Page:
July 18, 2016

Eve-style clock demo in Red, livecoded!

Like many others, we are fans of Chris Granger's work on Lighttable and more recently on Eve. The Eve project shares some similar goals with Red, though taking a different road by giving a new try at visual programming, while Red still tries to push further the limits of textual representation. A few days ago, the Eve team tweeted a nice small clock demo using their framework. Here is our own version of that demo using Red and our native reactive GUI (Eve relies on a web engine):

The Eve demo has a "compile and run" button, which we thought was not necessary in our case, as we can easily build a livecoding editor in few lines. ;-)

Here is the full source of our demo. Use our latest Windows build to run it from the GUI console:
    clock-demo: {
    base 200x200 transparent rate 1 now draw [
        scale 2 2
        fill-pen #0B79CE pen off
        circle 50x50 45
        line-width 2
        hour: rotate 0 50x50 [pen #023963 line 50x50 50x20]
        min:  rotate 0 50x50 [pen #023963 line 50x50 50x10]
        sec:  rotate 0 50x50 [pen #CE0B46 line 50x50 50x10]
    ] on-time [
        time: now/time
        hour/2: 30 * time/hour
        min/2:  6  * time/minute
        sec/2:  6  * time/second

    system/view/silent?: yes

    view [
        title "Eve clock demo"
        backdrop #2C3339

        source: area #13181E 410x300 no-border clock-demo font [
            name: "Consolas"
            size: 9
            color: hex-to-rgb #9EBACB

        panel 200x300 #2C3339 react [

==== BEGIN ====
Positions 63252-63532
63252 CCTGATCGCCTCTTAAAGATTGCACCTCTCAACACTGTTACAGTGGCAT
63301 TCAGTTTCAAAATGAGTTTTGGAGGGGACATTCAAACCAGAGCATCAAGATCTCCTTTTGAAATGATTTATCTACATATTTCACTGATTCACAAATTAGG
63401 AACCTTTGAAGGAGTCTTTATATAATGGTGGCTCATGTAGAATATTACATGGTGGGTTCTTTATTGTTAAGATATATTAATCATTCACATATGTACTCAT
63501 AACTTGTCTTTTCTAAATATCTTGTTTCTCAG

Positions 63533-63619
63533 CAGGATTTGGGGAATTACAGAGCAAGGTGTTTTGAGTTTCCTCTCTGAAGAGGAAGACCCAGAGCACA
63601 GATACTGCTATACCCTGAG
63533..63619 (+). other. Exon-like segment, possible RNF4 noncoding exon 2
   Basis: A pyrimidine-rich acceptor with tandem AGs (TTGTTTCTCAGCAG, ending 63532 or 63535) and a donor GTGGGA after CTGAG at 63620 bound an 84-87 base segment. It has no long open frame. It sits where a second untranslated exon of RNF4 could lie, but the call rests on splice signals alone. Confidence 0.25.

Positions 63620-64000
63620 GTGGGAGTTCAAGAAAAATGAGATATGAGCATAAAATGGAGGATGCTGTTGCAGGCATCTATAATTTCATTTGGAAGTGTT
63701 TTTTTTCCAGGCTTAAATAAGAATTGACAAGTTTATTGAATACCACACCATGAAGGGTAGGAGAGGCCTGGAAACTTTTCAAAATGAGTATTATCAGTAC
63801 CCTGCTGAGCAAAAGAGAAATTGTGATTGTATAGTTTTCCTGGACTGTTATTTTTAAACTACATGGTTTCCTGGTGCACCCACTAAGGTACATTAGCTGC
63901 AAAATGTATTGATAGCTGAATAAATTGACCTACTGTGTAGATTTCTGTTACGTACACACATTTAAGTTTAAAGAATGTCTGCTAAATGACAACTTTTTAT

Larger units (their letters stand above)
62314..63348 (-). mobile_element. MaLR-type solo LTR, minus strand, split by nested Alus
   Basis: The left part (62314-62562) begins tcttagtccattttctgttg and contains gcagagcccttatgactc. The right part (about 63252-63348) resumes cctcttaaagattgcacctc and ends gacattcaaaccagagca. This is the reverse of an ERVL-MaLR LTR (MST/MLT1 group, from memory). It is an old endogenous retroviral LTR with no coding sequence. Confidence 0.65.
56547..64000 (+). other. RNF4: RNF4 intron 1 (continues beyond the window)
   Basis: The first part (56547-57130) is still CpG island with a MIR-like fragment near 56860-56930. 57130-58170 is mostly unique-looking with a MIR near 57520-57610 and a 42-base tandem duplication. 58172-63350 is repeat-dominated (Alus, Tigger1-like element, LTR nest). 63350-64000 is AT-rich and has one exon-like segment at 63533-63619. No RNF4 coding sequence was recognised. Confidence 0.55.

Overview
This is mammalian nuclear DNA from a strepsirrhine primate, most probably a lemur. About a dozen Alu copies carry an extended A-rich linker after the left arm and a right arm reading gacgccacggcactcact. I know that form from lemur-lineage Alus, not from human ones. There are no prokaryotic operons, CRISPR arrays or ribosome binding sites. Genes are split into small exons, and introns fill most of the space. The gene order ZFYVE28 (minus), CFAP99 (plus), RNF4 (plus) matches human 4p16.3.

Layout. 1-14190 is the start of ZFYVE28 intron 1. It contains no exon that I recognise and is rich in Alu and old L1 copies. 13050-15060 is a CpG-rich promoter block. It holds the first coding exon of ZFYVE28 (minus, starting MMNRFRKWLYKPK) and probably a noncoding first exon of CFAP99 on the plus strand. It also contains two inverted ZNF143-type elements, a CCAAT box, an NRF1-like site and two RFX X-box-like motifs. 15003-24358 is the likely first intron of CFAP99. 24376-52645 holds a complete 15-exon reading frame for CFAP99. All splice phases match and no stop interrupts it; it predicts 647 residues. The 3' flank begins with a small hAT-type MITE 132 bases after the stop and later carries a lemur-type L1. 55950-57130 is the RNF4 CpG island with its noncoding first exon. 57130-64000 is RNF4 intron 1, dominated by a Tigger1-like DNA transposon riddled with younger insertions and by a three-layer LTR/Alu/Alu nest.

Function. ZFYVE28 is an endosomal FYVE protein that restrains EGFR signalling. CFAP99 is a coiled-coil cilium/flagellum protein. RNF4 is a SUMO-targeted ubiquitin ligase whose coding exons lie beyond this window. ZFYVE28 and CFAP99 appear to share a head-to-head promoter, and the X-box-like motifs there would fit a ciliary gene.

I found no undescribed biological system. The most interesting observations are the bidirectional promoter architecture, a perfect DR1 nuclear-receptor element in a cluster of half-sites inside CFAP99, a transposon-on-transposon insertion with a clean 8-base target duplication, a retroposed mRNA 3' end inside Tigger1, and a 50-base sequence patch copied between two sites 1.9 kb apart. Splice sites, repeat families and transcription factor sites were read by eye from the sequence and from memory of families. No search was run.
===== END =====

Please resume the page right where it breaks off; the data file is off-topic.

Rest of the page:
attempt/safer [face/pane: layout/tight/only load source/text]

As you can see the clock demo code is held in a string, which will be used to feed an area widget that we use as a code editor. Each change in the area triggers a reaction which will try to interpret the code as VID dialect using thelayout function and feed the panel's content with it. We could have used a simple on-change handler here, but react is so simple and versatile, that we can forget about events in many cases.

Yes, livecoding (using native widgets!) in Red can be that simple. As you can see, there's no built-in "livecode" widget or feature, it's an emergent behavior resulting from the combination of existing Red features, homoiconicity being the most fundamental.

As a sidenote, the code above could be improved to avoid some light flickering.

If you want to see more Red feats and get more info about Red, check out:

Red is only at Alpha 0.6.1, and there is significant work still to do. Though, you can already imagine the sheer power that will be into your hands by the time Red reaches 1.0. ;-)



  1. Copy pasting the code into a Red 0.6.1 gui console on windows 10 results in the following error:

    *** Script Error: VID - invalid syntax at: [#2C3339 across source:]
    *** Where: do

    1. You need to download the latest Windows build from http://static.red-lang.org/dl/auto/win/red-latest.exe and run it from the GUI console.

  2. It's exciting to think about the possibilities. Someday we'll have a great Red IDE/toolset, that is customizable and supports plug-ins. Until then, though, we can build little tools like this, so easily, for specific purposes. It isn't limited to building GUIs interactively. They can be automated test runners, interactive parse rule development with sample data it runs against, or anything else.